William Alexander Scott, III

    William Alexander Scott. III, a brilliant man of many talents, he continually surprised even those who knew him with the depth of his experience and wisdom, and the breadth of his intellectual interests. Businessman, and chess master, loving father and grandfather, film critic, radio show host, artist, poet and public servant, W A. Scott brought his intelligence, humor and integrity to all of his pursuits. He celebrated life.

    In 1991 “W. A.”, as he was known to family and friends, was honored for his “valiant service” with the Allied Forces in Liberating the Nazi concentration camps during World War II, and was appointed by President George Bush to the United States Holocaust Memorial Council. It was an honor in which he took particular pride, along with his membership in the now legendary Tuskegee Airmen, Inc. In 1991, he was also included among the “Hidden Treasures: African-American Photographers in Atlanta. 1870-1970” at the APEX Museum.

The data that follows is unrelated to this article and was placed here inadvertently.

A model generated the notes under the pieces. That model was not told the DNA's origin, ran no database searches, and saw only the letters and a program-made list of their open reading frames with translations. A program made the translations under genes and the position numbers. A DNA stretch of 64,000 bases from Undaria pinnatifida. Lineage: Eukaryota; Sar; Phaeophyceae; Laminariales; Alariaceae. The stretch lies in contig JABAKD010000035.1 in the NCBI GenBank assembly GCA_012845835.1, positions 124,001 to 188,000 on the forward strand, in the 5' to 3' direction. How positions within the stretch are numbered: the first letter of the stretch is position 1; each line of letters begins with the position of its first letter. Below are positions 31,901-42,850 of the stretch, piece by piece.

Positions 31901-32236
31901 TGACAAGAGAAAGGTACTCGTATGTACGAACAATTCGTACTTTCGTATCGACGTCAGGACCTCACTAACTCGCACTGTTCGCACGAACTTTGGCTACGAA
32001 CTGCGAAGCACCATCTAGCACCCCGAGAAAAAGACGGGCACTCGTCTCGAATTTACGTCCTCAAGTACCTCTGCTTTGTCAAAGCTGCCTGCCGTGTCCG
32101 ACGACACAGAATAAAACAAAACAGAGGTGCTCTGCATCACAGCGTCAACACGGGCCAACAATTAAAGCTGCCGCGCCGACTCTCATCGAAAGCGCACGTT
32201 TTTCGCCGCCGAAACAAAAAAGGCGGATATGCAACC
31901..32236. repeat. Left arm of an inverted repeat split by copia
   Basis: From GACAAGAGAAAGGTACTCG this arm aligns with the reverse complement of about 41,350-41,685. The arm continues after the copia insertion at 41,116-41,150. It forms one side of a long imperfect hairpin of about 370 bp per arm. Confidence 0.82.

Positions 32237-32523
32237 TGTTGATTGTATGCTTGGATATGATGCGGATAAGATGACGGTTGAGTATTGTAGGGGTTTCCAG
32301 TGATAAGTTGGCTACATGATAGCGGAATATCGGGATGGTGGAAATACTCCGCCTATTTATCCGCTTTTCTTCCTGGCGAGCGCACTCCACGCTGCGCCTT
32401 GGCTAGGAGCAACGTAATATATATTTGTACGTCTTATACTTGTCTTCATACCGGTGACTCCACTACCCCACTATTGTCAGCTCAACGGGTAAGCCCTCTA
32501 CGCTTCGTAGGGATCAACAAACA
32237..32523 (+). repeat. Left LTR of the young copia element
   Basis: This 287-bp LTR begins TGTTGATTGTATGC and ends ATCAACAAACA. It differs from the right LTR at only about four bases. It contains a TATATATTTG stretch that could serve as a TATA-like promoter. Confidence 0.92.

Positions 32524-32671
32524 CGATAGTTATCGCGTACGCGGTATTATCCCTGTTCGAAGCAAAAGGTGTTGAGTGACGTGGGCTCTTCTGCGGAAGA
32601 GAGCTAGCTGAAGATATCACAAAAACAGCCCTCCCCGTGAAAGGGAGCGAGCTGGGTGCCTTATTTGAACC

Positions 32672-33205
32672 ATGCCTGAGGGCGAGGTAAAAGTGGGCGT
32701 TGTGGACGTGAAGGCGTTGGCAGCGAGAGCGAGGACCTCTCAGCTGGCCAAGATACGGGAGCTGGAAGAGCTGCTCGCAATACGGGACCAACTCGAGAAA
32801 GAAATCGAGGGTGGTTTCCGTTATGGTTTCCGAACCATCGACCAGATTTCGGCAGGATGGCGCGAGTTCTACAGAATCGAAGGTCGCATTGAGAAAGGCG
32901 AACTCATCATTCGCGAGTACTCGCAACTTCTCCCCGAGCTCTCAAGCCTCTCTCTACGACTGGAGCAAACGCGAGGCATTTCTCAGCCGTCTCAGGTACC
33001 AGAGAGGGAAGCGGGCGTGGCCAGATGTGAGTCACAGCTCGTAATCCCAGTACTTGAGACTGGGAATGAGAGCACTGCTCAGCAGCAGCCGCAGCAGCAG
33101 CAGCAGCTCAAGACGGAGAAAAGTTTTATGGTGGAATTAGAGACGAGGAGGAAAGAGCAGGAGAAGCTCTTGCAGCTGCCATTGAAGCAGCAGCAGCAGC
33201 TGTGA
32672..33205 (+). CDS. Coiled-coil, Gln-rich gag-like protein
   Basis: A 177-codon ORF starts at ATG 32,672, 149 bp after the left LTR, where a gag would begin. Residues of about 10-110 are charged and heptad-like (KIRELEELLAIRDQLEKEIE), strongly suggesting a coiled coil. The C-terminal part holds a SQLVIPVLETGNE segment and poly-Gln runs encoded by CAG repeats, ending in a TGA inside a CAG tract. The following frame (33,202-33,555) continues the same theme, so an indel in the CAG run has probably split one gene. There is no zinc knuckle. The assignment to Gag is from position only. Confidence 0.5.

W. A. Scott’s life began in Johnson City, Tennessee, where he was born on January 15, 1923. That year his family moved to Atlanta, Georgia, where his father W, A. Scott, II, founded the Atlanta Daily World newspaper in 1928. He attended the Atlanta University Elementary (Oglethorpe) and Laboratory high schools. From childhood he worked at the Atlanta World in various capacities from paper-boy and clean-up person, to sports statistician, movie and play critic and photographer.